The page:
Sheryl
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Found this on the internet:

"Gordon Lightfoot showed Wednesday that he can still command the stage. Over a little more than two hours at Wolf Trap's Filene Center, Mr. Lightfoot kept the full house rapt as he quietly wove through the decades, performing his songs from the 1960s through his latest recording, "Harmony," released last year.
The 66-year-old Canadian folk artist is touring for the first time since he was stricken with an abdominal aneurysm during a September 2002 concert in his hometown of Orillia, Ontario. Comatose for six weeks, Mr. Lightfoot spent more than 19 months recovering in the hospital. He returned to the concert stage last November, and is now on the second leg of a 36-date tour that will end Dec. 3 in Orillia.
With his four-piece band -- all of whom have played for Mr. Lightfoot for 18 years or more -- the gaunt singer-songwriter acknowledged a standing ovation when he strode to center stage, saying, "All right."
He sang "Spanish Moss," from his 1976 "Summertime Dream" album and segued immediately to "Don Quixote," the title track of his 1972 LP.
After performing "Minstrel of the Dawn," he waited for the applause to die down and then addressed the audience.
"There's some ethereal stuff for you. What else can you call it? It ain't rock 'n' roll. But we've got some toe tappers," Mr. Lightfoot said.
What followed was a mix of songs, old and new. He followed 1982's "In My Fashion" with the title song of the "Harmony" CD. Then he dipped back to "Summertime Dream" for "Never Too Close," and followed that with "Ghosts of Cape Horn" from 1980's "Dream Street Rose."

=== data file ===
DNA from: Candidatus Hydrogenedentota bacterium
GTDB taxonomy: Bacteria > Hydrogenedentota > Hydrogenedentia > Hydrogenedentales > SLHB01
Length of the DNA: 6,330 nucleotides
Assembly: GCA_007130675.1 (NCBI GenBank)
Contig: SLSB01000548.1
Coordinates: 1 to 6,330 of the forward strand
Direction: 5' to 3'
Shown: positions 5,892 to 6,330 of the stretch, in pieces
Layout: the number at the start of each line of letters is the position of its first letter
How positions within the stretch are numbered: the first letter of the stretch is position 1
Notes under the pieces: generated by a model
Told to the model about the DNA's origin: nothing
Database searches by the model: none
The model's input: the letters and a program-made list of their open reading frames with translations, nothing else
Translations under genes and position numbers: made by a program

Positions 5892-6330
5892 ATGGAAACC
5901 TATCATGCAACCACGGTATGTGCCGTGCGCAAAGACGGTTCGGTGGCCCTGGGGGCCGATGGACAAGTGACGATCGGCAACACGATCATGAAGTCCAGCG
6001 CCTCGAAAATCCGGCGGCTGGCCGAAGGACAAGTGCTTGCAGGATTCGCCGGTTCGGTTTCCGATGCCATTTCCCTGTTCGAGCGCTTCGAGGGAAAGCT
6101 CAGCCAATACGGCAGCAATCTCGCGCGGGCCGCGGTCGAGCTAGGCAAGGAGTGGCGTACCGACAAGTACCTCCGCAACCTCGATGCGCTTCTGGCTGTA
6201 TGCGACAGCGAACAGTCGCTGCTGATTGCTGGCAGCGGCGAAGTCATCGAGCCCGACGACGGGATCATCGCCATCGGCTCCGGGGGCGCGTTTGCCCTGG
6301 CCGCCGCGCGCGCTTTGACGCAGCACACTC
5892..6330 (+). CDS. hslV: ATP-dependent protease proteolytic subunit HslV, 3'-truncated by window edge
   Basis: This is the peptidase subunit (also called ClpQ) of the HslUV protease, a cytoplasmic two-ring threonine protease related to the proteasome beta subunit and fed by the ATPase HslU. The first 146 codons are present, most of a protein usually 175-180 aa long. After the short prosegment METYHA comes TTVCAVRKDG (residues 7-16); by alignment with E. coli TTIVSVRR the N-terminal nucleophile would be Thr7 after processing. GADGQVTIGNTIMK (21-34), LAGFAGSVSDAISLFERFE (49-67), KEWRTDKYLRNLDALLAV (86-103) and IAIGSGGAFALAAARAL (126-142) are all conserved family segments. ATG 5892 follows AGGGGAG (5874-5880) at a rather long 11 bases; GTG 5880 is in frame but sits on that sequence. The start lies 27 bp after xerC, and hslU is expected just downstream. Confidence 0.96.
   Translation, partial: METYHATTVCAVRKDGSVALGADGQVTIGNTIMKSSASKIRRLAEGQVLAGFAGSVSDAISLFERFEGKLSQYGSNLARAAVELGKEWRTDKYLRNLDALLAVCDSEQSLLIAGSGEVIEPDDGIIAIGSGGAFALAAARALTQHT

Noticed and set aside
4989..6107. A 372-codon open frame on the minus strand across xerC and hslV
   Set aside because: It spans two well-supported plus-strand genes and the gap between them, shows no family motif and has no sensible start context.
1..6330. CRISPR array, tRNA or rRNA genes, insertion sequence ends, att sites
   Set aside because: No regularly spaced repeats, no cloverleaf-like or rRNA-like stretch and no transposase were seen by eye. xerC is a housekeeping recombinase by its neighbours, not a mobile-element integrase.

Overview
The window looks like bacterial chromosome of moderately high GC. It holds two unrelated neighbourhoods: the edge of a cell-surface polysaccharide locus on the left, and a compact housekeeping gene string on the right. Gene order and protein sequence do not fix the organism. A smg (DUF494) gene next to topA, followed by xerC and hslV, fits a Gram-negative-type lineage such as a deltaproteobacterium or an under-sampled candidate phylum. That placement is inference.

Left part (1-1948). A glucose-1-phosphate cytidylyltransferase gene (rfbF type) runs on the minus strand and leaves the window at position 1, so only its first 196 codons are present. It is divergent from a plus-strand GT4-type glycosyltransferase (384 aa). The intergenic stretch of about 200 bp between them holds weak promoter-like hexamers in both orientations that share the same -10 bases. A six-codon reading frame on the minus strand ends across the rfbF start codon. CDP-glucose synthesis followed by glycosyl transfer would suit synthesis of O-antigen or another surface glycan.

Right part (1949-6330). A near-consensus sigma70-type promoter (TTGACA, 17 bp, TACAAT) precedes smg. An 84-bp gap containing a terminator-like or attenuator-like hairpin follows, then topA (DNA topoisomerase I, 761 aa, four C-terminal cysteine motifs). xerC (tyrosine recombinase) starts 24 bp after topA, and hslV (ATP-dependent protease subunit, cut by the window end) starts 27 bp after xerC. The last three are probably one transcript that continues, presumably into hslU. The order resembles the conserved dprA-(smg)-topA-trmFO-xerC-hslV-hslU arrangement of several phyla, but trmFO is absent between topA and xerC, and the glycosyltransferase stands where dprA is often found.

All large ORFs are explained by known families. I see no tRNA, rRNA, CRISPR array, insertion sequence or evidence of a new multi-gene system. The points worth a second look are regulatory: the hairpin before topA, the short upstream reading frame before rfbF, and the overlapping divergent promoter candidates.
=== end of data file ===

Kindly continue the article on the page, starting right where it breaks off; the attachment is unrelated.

In front of a decidedly bubbly lighting effect of pink and green polka dots, Mr. Lightfoot sang "Rainy Day People," one of his more popular songs from 1975's "Cold on the Shoulder" album.
Then after a half-hour of finger-picking his six-string guitar, he traded that instrument for his signature Gibson 12-string for six songs, including his hits, "Wreck of the Edmund Fitzgerald" from 1976 and "Sundown" from 1974, to close the first set.
Audience members tried to clap along, but the rhythm never really got established. The band was playing so quietly that the clapping was almost as loud as the drums. Mr. Lightfoot's vocals at times sounded a bit weak in the mix.
In his second set, Mr. Lightfoot -- who has performed eight times at Wolf Trap, most recently in 2000 before Wednesday's concert -- again juxtaposed old songs with new ones. He opened with "Restless," from 1993, and followed it with "Beautiful" from the 1972 "Don Quixote" album. His "Shadows," the title tune from his 1982 album, was followed by "If You Could Read My Mind," his 1970 hit.
"I've outlasted just about everybody at Warner Brothers," Mr. Lightfoot quipped as his program was winding down. He begged the audience to let him play "one more off the new record."
"I like this ballad a lot," he said, when introducing "Clouds of Loneliness."
Mr. Lightfoot played his "Canadian Railroad Trilogy," a fan favorite, followed by "Song for a Winter's Night" from the same 1967 album, "The Way I Feel." He closed with "Old Dan's Records," from 1972, unquestionably the liveliest song of the evening.
The crowd brought him back for two encores: "Early Morning Rain," his first hit song from 1965, and "Cold on the Shoulder," the title track from his 1975 album."